Patent report: wireless earbuds, flexible iOS devices, tweaked user interfaces

Apple files for — and is granted — lots of patents by the U.S. Patent & Trademark Office. Many are for inventions that never see the light of day. However, you never can tell which ones will materialize in a real product, so here are this week’s patent highlights: 

Apple has been granted a patent (number 9,277,309) that will doubtless fuel rumors that the company is planning on phasing out the traditional 3.5mm headphone jack on at least its iOS devices. The patent is for a “detachable wireless listening device” — in other words, magnetically attachable/detachable, wireless earbuds.

In the patent filing Apple says that earbud/headphone cords transmit a audio signal more effectively, require less power, are inexpensive and are simpler to implement than wireless transmission techniques. However, as simple and efficient as the cord may be in transmitting the audio signal, the cord is susceptible to becoming entangled while the end user is participating in physical activity. 

Apple says this is “particularly nettlesome” since the cord connected to the personal media player used while exercising or worn on the body requires frequent adjustment to avoid entanglement which can prove distracting or in some cases present a hazard to the end user. The company says what’s needed are “improved techniques for listening to audio provided by a personal media player during physical activity.”

Apple has also been granted a patent (number 9,274,562) for “flexible electronic devices,” which hits at “bendable” iPhones and Apple Watches. The invention is for a flexible electronic device that may include a flexible display, a flexible housing and one or more flexible internal components configured to allow the flexible electronic device flex and bend.  Apple says such gadgets may be more resistant to damage during impact events such as drops because the flexible device may bend while absorbing impact.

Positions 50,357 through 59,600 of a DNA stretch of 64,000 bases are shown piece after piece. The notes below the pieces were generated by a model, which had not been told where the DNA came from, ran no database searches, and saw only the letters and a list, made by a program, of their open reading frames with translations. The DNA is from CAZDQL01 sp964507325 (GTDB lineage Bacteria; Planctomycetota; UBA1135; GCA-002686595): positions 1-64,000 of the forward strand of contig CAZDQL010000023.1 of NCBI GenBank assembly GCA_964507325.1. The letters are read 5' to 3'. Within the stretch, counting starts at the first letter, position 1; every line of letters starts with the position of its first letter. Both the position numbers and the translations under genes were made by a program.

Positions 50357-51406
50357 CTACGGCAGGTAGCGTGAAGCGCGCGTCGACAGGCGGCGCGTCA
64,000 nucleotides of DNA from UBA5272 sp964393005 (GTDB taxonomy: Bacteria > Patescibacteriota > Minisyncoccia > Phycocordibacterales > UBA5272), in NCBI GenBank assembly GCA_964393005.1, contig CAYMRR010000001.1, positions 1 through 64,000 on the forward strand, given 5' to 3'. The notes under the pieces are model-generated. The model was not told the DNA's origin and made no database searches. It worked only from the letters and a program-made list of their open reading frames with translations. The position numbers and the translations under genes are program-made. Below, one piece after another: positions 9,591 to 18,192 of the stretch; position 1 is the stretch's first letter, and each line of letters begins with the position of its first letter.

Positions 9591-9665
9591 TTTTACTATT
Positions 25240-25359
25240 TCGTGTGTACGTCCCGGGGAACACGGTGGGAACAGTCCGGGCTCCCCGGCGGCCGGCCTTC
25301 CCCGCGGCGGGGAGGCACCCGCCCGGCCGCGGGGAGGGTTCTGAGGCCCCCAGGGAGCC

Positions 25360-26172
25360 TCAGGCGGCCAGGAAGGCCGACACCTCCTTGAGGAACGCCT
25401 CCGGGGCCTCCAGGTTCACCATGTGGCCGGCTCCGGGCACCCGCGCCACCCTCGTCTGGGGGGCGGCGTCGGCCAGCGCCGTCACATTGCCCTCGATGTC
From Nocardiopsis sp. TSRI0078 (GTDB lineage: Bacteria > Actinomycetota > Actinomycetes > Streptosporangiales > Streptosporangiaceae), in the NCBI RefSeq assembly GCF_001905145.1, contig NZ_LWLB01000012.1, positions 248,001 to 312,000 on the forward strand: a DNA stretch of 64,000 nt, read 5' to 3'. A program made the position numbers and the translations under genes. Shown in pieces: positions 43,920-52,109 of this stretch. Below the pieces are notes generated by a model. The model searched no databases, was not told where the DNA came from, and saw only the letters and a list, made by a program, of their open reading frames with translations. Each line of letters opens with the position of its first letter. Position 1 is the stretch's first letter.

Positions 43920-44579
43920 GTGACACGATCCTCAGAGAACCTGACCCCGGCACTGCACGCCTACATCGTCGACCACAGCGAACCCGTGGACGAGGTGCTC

Apple has filed for two patents regarding the interfaces for the Mail and Music apps on iOS devices. Both patents hint at interface changes for future versions, including accessing the apps by rotating an iPhone or iPad in a certain direction.

Patent number 20160065525 is for a “electronic mail interface.” In some examples, a user can provide input through the rotatable input mechanism to access a landing screen of an electronic mail application. The landing screen concurrently displays an affordance for accessing an electronic mail inbox and for accessing an interface for composing electronic mail.

 

Patent number 20160062567 is for a “music user interface.” Akin to the previous patent, In some examples, a user can provide input through the rotatable input mechanism to access a landing screen of a music app. The landing screen concurrently displays an affordance for accessing playlists, for a list of artists, and for accessing a list of songs.